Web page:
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Saving Lives through Competitive Blood Donation
December 01, 2022

Heather Walter, St. Luke’s Medical Lab Technician, handles a blood bag.

Nearly 65 residents spread across seven residency programs within the St. Luke’s University Health Network participated in a friendly competition to see which division could generate the most blood donations for the Miller-Keystone Blood Center.

This year’s competition netted 107 units of blood – up from 76 during the last drive, according to Tony Allsbrook, a third-year general surgery resident with an interest in trauma surgery. “Those 107 units of blood can save 321 patients in our area,” said Allsbrook, who helped revitalize this competition that was suspended at the start of Covid.

In his time at St. Luke’s, Allsbrook said he has come to deeply appreciate the impact donated blood can have on patients, particularly when there are limited options. “When you have a trauma patient who is bleeding to death,” he said, “sometimes the only thing that can save his life is to continue to transfuse him.”

In those cases, “one patient might use maybe 80 units of blood, and that can severely deplete the hospital’s blood supply. We are one of the larger hospitals in the area, so imagine what that means for a smaller hospital, with a much more limited blood supply. It’s a very real concern.”

Dr. Brian Hoey, program director of General Surgery Residency for the St. Luke’s University Health Network, said that community blood reserves have been decimated in the last several years, primarily due to Covid-related issues.  “I am very proud of our surgery residents, for once again taking the lead on the Graduate Medical Education-sponsored blood drive,” he said. “It was an incredible success and will help to ensure that we have an adequate blood supply for our Lehigh Valley residents.”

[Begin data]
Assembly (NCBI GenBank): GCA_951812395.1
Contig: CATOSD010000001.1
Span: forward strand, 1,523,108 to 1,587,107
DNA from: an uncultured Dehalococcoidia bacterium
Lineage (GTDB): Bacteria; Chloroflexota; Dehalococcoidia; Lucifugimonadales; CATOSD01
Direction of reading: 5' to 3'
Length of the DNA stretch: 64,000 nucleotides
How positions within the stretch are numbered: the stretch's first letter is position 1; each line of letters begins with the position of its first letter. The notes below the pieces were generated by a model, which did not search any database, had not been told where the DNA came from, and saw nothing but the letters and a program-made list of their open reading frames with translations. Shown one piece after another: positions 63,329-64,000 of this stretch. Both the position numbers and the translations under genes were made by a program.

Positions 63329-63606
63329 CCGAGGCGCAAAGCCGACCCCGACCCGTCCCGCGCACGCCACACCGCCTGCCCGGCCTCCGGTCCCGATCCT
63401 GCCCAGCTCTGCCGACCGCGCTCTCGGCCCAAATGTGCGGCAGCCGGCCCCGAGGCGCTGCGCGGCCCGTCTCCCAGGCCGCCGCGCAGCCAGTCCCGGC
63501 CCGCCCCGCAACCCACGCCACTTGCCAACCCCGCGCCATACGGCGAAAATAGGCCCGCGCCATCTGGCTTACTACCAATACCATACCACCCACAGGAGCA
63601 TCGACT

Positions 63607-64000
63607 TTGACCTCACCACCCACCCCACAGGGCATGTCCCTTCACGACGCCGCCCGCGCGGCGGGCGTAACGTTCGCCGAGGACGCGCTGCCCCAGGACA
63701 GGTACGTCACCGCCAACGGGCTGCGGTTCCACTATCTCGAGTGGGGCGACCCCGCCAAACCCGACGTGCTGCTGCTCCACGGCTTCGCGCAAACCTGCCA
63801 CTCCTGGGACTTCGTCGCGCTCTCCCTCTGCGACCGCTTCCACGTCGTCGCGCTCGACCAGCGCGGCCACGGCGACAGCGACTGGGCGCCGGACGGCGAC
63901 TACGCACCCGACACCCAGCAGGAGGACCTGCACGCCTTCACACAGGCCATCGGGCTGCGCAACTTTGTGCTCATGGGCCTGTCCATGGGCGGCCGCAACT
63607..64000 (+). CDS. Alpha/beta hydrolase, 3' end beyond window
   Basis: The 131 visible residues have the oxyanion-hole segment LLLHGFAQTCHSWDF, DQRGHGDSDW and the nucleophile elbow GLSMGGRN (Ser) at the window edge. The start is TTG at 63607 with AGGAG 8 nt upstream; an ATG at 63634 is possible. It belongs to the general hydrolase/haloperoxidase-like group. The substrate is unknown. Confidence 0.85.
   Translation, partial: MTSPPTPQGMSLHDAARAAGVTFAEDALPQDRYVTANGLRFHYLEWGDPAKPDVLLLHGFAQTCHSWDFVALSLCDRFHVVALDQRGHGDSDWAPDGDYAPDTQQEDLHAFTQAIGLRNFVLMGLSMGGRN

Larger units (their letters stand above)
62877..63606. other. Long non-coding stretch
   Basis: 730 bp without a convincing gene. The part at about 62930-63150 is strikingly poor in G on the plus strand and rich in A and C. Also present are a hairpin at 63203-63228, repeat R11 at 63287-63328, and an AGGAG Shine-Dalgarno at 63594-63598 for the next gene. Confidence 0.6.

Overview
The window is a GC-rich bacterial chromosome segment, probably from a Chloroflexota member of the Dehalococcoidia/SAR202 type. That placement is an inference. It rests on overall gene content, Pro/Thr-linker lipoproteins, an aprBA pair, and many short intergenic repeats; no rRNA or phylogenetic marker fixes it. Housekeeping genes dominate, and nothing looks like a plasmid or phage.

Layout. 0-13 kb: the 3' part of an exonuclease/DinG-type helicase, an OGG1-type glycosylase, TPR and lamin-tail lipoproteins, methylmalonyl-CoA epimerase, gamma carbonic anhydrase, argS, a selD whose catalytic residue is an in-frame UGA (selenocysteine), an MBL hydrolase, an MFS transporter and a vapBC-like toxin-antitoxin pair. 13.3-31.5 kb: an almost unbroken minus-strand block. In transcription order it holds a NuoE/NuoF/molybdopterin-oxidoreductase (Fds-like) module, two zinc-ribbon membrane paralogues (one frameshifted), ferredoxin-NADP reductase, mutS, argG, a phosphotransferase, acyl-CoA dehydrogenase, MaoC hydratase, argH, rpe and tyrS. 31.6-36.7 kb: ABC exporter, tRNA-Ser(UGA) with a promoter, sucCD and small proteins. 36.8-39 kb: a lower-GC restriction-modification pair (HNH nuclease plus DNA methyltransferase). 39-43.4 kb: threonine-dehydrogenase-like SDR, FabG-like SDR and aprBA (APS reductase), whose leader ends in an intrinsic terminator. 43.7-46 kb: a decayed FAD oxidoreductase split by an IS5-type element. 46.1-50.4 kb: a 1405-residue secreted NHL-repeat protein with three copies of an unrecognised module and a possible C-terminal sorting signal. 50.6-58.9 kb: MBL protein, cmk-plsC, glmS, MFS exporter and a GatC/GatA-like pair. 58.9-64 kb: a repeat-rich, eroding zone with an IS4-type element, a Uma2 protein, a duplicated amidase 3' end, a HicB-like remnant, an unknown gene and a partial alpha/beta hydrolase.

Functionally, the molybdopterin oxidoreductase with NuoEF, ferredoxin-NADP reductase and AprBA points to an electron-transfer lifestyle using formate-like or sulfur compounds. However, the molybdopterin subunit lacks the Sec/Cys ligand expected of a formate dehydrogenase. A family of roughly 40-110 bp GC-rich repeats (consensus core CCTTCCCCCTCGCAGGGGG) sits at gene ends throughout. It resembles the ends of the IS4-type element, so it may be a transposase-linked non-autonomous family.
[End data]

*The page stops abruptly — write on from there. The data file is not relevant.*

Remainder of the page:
The Miller-Keystone Blood Center, which was founded in the Lehigh Valley in 1971 and continues to supply blood to 29 hospitals in the region, has recently emphasized a greater need for blood. To help replenish the blood bank’s supply, Allsbrook encouraged the hundreds of residents across the St. Luke’s network to donate. The group with the most donations wins “a nice little trophy,” Allsbrook says, “and bragging rights, which is the biggest thing.”

This year, the general surgery residents once again bested their competitors, “just slightly edging out the emergency surgery residents,” Allsbrook said, noting that additional blood donations were collected from employees of St. Luke’s in support of the program.

Not surprisingly, he said, surgical residents are highly motivated “since we see the impact in our patients – trauma, of course, but also cancer patients, cardiac patients and others – maybe even someone with a GI bleed. As providers of that care, we are depleting that supply to treat patients, and it’s up to us to be on top of it.”

Allsbrook came to St. Luke’s from his home state of Virginia, where he earned his undergraduate degree from James Madison University and medical degree from Virginia Tech. “When I was considering residency programs and came here, I just fell in love with St. Luke’s and the whole area – the people and the programs – just everything. It was my number one choice and we’re really glad we ended up here.”